If you ask me, using a remote shock collar in your situation is a disaster waiting to happen. Even amongst trainers who DO use shock collars, they will tell you that your situation is NOT appropriate for one. You are dealing with a puppy who has no manners, a herding breed puppy nonetheless. Using a shock collar will not teach him how to play nicely. It will only teach him that other dogs bring pain, and are scary. There's a good chance you will end up with a dog aggressive dog if you go that route.

You need to leash your pup and work on teaching him to focus on you with other dogs around. Start at a distance close enough to the other dogs so he knows they're there, but far enough away that you can still collect his attention. Use treats to reward him for following cues and make it fun. Gradually move in closer and closer. And I don't mean over the course of a day or a few days. Over the course of a few weeks.

When you're supervising play, it's YOUR job to make sure he doesn't push other dogs buttons. Watch their body language. When another dog is showing signs that they are done playing and your puppy doesn't get the hint, thats when you need to step in and redirect your dog. If your dog cannot be redirected, you need to physically leash him and walk him away.
 

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Gotta agree with TiggerBounce. Watched a young dog at a dog park whose owner decided the shock collar was a good plan. Over time, the dog became more fearful, less confident. One day, she became a little over-excited with another dog with whom she played regularly. The owner shocked her, she bit the other dog. The owner continued to shock her, and she chased and attacked the other dog. Luckily, she didn't hurt the dog badly, but the owner was clueless as to why the shock collar "stopped working". It didn't stop working, but the cumulative effect of the collar put his dog over the edge; she was redirecting her fear/pain onto the closest thing, which just happened to be her dog buddy.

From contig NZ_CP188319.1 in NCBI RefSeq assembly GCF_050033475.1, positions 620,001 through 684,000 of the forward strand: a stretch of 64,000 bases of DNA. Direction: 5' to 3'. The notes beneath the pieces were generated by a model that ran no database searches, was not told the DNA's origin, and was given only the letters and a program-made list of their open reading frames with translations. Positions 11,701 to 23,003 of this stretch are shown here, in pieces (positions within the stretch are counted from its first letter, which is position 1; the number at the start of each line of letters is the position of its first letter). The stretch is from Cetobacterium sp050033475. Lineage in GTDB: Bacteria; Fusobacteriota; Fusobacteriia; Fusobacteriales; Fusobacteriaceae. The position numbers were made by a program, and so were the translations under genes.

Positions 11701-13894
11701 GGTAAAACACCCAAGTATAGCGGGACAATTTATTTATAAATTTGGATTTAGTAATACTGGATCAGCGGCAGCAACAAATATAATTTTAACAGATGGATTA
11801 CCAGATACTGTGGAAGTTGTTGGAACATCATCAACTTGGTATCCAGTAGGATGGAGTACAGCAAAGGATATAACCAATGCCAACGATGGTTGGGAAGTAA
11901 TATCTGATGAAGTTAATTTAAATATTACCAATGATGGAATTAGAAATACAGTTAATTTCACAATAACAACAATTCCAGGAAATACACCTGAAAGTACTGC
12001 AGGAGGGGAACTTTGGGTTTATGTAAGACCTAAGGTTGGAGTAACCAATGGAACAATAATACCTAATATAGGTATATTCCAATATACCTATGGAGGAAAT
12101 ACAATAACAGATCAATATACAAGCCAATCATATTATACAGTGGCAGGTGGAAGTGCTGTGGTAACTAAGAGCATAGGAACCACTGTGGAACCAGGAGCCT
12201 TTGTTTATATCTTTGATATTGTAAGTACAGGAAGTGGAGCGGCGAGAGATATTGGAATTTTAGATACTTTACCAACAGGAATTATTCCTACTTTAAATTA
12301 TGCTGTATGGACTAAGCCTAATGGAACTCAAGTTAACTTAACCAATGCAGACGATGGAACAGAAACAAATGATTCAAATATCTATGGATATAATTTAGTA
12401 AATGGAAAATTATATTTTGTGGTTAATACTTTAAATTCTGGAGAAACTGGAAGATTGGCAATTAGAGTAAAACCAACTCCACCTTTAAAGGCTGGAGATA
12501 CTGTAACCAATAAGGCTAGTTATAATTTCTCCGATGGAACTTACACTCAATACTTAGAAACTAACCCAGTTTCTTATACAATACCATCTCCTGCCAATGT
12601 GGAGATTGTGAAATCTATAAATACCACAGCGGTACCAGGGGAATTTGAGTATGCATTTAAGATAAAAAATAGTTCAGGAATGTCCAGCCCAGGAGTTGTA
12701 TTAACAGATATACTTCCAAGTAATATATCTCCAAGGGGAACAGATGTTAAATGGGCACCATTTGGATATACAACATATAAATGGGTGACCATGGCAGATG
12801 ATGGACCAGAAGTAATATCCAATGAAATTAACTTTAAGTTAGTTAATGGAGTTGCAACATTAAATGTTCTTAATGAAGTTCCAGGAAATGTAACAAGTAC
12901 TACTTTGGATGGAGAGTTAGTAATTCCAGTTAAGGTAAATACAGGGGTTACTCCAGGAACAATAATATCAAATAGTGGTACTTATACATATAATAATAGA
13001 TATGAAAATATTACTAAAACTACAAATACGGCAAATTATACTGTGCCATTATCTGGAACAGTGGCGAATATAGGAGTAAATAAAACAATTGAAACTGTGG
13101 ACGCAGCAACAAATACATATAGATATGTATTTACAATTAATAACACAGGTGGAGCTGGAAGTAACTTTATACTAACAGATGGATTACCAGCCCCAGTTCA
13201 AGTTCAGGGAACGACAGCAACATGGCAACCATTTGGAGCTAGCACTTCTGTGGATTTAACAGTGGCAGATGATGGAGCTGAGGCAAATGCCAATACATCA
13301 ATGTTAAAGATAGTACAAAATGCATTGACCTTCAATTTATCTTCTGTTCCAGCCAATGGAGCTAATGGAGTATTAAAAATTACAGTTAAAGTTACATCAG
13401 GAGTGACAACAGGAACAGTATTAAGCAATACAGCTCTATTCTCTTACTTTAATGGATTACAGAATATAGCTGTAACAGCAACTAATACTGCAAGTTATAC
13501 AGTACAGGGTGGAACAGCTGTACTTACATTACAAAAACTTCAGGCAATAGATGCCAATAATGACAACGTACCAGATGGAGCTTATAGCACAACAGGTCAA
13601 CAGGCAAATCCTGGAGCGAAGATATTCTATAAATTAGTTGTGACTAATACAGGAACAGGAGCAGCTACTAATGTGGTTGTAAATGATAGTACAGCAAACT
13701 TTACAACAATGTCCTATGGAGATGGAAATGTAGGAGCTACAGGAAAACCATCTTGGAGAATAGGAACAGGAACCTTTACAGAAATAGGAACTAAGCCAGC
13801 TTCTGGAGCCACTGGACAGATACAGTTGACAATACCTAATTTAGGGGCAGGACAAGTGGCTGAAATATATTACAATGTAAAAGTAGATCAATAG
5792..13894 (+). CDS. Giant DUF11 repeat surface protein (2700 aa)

Please, don't use a shock collar. :)
 

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First of all, I'm really glad that you are asking questions first. I know that you were originally seeking advice of which shock collar to purchase, but I hope that come away from this discussion with an understanding that a shock collar can cause serious harm to your dog and that you'll glean some tips for dealing with your dog's behavior.

About the first point, I think it would helpful to read this thread of another new member who set up an electronic fence system:

http://www.dogforum.com/dog-training-behavior/i-think-i-ruined-great-dog-210906/

The potential for fall-out to your dog is too great and not worth the risk.

Good luck to you!
 

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Let me see if I can fix it. This might not be a file type that is shareable.

Lets see if this one works.

http://www.pawsoflife.org/Library/Learning/schilder.pdf

Another article. These studies should convince most thoughtful people that use of a shock collar has consequences. Train using positive methods. Lack of knowledge is only an excuse one time.